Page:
“When it Rains in Japan”
I had just arrived at the airport in Hamburg after finishing an assignment and was waiting for my luggage when my telephone rang.
It was someone by the name of Timo at Pelago Bicycles in Finland. “Carlos?” he said, before continuing, “Listen, we’ve never met before, but I like your photos. How would you like to ride the Japanese Odyssey for us?” “Me?” I responded. “I’ve never ridden more than 190 km in a single day. And not much in the way of elevation! When does it start?”
It wasn’t long before I was stepping off a plane in Tokyo with my buddy Philipp. We had flown to Japan to ride the whole stretch of the Odyssey, from Tokyo to Osaka with a total of 11 checkpoints, 2,294 kilometers and a cumulative elevation gain of 47,400 meters. What we didn’t know when we set out was that our adventure would include an encounter with 2 typhoons, 8,5 days of incessant rain, streets that existed on only on maps and, on the rewarding side, the truly gracious hospitality of the Japanese. Every one of the 1,508 kilometers and the 30,500 meters of elevation we wound up riding shifted the focus of our tour away from our original plan. Instead of seeing the country pass by us on the left and right while riding at a good clip, we immersed ourselves in the culture and explored the remotest regions of the country.
The start in Tokyo was auspicious enough. All 21 riders met at the Nihonbashi Bridge, which marks the point from which all distances to the capital are measured. We cruised through the streets and suburbs of Tokyo. Then we headed out for what would be 6-day tour through the “Japanese Alps”. The rain started the very first night – and didn’t stop. It fell incessantly from the heavens and soaked everything we didn’t stow in our bags.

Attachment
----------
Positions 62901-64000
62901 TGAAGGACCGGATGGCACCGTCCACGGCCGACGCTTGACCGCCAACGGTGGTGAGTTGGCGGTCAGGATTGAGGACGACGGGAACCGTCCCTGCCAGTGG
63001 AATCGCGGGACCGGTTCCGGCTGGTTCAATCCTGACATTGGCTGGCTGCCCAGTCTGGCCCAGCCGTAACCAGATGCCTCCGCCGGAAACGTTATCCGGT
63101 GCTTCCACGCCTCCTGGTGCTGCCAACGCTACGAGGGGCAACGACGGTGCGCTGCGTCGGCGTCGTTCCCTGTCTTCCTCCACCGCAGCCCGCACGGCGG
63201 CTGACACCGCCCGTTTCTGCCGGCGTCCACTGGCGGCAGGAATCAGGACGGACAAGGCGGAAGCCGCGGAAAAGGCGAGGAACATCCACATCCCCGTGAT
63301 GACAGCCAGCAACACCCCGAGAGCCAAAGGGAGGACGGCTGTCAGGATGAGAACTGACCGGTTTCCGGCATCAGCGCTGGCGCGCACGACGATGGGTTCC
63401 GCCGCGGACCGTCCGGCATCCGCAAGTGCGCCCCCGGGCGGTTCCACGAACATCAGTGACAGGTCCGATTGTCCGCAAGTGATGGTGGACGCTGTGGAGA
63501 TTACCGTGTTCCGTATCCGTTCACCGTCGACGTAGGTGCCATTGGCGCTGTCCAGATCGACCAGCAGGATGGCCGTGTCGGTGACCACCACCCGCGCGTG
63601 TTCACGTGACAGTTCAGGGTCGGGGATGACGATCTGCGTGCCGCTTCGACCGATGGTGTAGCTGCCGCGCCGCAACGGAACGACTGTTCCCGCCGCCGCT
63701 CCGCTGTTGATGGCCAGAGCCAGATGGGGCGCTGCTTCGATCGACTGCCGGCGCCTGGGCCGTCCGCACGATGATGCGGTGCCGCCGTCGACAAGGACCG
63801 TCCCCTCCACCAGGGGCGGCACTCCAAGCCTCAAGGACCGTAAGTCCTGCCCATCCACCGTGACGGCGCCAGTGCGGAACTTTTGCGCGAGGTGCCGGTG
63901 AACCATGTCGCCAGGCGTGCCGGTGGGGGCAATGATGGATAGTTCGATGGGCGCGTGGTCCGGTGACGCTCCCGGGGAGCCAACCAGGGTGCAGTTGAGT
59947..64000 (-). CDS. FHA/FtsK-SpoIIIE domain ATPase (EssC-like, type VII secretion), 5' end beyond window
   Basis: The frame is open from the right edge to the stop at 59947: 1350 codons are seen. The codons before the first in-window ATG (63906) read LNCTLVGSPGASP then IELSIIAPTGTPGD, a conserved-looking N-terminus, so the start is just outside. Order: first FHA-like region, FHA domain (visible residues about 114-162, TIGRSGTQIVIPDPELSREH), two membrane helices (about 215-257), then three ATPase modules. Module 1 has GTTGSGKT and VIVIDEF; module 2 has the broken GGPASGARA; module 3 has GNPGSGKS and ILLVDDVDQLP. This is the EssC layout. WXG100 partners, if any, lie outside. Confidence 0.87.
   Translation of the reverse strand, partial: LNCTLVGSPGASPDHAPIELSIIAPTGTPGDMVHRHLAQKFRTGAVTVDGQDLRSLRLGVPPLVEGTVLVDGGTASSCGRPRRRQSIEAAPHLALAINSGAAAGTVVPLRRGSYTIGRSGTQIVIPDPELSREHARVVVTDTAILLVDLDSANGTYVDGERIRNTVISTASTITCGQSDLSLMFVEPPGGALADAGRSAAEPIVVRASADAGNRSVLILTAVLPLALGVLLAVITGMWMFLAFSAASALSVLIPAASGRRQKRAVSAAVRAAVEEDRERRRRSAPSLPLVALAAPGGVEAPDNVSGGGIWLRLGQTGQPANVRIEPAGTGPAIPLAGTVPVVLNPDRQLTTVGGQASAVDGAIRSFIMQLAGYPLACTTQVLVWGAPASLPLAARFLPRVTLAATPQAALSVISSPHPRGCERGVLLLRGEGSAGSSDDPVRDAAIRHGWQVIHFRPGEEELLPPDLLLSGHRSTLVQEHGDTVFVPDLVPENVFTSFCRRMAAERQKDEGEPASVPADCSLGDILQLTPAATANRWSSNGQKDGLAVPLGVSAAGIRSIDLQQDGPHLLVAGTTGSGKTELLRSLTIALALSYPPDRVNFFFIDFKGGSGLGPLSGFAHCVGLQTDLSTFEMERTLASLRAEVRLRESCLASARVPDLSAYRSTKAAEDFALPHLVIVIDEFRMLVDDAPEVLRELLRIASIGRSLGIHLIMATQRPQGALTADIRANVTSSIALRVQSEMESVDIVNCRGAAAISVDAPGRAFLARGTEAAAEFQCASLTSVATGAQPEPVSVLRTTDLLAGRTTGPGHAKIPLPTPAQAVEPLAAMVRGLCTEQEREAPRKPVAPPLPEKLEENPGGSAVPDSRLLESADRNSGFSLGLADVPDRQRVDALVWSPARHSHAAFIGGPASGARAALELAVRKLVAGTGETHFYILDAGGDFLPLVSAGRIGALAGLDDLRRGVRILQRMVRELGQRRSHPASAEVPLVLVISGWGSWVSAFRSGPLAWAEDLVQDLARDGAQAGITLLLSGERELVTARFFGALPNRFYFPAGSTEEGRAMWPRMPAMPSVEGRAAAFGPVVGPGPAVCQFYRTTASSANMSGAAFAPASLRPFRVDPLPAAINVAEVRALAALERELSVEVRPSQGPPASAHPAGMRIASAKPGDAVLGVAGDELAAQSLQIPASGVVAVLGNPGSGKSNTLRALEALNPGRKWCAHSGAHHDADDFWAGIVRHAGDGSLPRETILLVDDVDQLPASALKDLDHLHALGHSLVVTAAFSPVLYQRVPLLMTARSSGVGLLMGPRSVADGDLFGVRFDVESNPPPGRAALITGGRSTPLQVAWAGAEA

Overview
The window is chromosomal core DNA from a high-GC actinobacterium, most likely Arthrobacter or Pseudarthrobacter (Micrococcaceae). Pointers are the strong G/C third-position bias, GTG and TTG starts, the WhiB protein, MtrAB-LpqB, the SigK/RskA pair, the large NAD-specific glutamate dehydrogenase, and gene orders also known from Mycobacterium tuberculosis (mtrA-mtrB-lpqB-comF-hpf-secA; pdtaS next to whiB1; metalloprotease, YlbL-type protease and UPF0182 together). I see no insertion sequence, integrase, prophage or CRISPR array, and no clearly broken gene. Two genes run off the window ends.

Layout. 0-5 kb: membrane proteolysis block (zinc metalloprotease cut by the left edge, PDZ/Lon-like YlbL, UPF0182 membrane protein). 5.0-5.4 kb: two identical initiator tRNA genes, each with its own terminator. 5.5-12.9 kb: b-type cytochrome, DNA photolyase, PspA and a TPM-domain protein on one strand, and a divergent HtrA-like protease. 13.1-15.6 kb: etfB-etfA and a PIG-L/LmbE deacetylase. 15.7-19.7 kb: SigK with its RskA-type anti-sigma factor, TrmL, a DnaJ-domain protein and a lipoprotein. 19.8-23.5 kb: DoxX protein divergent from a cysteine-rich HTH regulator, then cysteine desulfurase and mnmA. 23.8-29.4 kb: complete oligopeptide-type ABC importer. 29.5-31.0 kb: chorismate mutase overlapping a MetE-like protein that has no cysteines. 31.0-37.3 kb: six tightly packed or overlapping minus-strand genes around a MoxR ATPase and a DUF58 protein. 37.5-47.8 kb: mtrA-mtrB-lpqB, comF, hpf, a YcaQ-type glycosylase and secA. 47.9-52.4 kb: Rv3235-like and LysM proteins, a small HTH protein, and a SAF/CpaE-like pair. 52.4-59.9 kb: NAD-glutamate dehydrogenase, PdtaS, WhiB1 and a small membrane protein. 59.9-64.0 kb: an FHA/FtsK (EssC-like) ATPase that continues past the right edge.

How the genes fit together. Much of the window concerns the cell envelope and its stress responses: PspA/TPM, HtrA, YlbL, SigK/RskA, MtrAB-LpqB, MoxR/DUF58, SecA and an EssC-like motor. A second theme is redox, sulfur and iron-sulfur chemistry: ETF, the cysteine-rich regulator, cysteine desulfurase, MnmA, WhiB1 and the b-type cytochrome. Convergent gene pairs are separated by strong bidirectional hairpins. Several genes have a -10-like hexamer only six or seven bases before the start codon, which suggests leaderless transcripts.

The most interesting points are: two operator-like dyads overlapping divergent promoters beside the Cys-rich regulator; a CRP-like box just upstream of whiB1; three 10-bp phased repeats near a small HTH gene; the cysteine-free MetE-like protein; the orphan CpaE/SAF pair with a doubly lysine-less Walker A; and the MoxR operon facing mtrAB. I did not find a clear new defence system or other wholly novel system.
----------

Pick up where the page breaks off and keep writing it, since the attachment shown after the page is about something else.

It seemed to underscore the theme of the Japanese Odyssey itself: “Be prepared!” Our raingear advanced to the status our new best friend. That first typhoon passed over just southwest of the main island, but left us to continue along our route for a few days in a light drizzle. The next typhoon greeted us shortly after in Tokushima and accompanied us almost until the end of our tour. That’s when it happened. We were on an off-road stretch of the way with dusk approaching, around 45 km from the next city. I heard a cracking sound, looked down with a sinking feeling and saw that I had snapped off my derailleur. End of the road with a long way to go!
What then happened is referred to by hikers and bikepackers as “trail magic”. An older couple appeared along the route. After some initial skepticism about us two battle-weary and musty smelling bikers, they placed a telephone call and put us in touch with Makoto, a 25-year-old, especially helpful resident of the next village. Makato took us in, fed us and gave us a room to sleep in. By a stroke of luck and Japanese hospitality, we had avoided a cold, wet night in the middle of nowhere. The next day, after deciding that our bike journey had come to an end, we hitched a ride to Uwajima, the nearest big city. With a sense of satisfaction, we realized that we had immersed ourselves deeper in Japanese culture than we had ever dreamed possible. From Uwajima, we went on to Osaka, the final checkpoint of the Japanese Odyssey where we met the other riders for a big celebration. It turned out to be a long night.